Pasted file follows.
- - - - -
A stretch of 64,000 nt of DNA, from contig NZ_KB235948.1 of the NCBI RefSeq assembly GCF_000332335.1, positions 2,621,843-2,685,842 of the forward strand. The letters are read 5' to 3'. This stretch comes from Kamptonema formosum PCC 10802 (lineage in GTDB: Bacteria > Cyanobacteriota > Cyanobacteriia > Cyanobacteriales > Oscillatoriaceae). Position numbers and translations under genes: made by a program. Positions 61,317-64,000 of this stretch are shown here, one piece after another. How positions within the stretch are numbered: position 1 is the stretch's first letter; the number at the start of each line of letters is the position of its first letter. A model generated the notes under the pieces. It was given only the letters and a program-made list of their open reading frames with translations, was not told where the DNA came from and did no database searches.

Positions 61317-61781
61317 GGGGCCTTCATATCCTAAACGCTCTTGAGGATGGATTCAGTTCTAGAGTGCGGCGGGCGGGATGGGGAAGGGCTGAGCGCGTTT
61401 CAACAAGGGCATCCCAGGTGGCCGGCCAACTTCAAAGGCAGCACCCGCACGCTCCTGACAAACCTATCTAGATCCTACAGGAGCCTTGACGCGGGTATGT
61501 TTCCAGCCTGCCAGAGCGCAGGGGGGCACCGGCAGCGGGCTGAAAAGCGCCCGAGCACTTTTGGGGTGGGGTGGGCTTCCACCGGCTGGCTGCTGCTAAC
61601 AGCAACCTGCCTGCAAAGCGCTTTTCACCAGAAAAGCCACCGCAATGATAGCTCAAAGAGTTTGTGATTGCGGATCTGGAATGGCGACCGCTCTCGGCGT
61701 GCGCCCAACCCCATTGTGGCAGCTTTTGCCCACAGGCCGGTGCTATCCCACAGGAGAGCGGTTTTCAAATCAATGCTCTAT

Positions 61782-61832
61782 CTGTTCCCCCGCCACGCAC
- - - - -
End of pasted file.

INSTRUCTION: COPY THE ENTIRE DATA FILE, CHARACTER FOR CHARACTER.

A stretch of 64,000 nt of DNA, from contig NZ_KB235948.1 of the NCBI RefSeq assembly GCF_000332335.1, positions 2,621,843-2,685,842 of the forward strand. The letters are read 5' to 3'. This stretch comes from Kamptonema formosum PCC 10802 (lineage in GTDB: Bacteria > Cyanobacteriota > Cyanobacteriia > Cyanobacteriales > Oscillatoriaceae). Position numbers and translations under genes: made by a program. Positions 61,317-64,000 of this stretch are shown here, one piece after another. How positions within the stretch are numbered: position 1 is the stretch's first letter; the number at the start of each line of letters is the position of its first letter. A model generated the notes under the pieces. It was given only the letters and a program-made list of their open reading frames with translations, was not told where the DNA came from and did no database searches.

Positions 61317-61781
61317 GGGGCCTTCATATCCTAAACGCTCTTGAGGATGGATTCAGTTCTAGAGTGCGGCGGGCGGGATGGGGAAGGGCTGAGCGCGTTT
61401 CAACAAGGGCATCCCAGGTGGCCGGCCAACTTCAAAGGCAGCACCCGCACGCTCCTGACAAACCTATCTAGATCCTACAGGAGCCTTGACGCGGGTATGT
61501 TTCCAGCCTGCCAGAGCGCAGGGGGGCACCGGCAGCGGGCTGAAAAGCGCCCGAGCACTTTTGGGGTGGGGTGGGCTTCCACCGGCTGGCTGCTGCTAAC
61601 AGCAACCTGCCTGCAAAGCGCTTTTCACCAGAAAAGCCACCGCAATGATAGCTCAAAGAGTTTGTGATTGCGGATCTGGAATGGCGACCGCTCTCGGCGT
61701 GCGCCCAACCCCATTGTGGCAGCTTTTGCCCACAGGCCGGTGCTATCCCACAGGAGAGCGGTTTTCAAATCAATGCTCTAT

Positions 61782-61832
61782 CTGTTCCCCCGCCACGCAC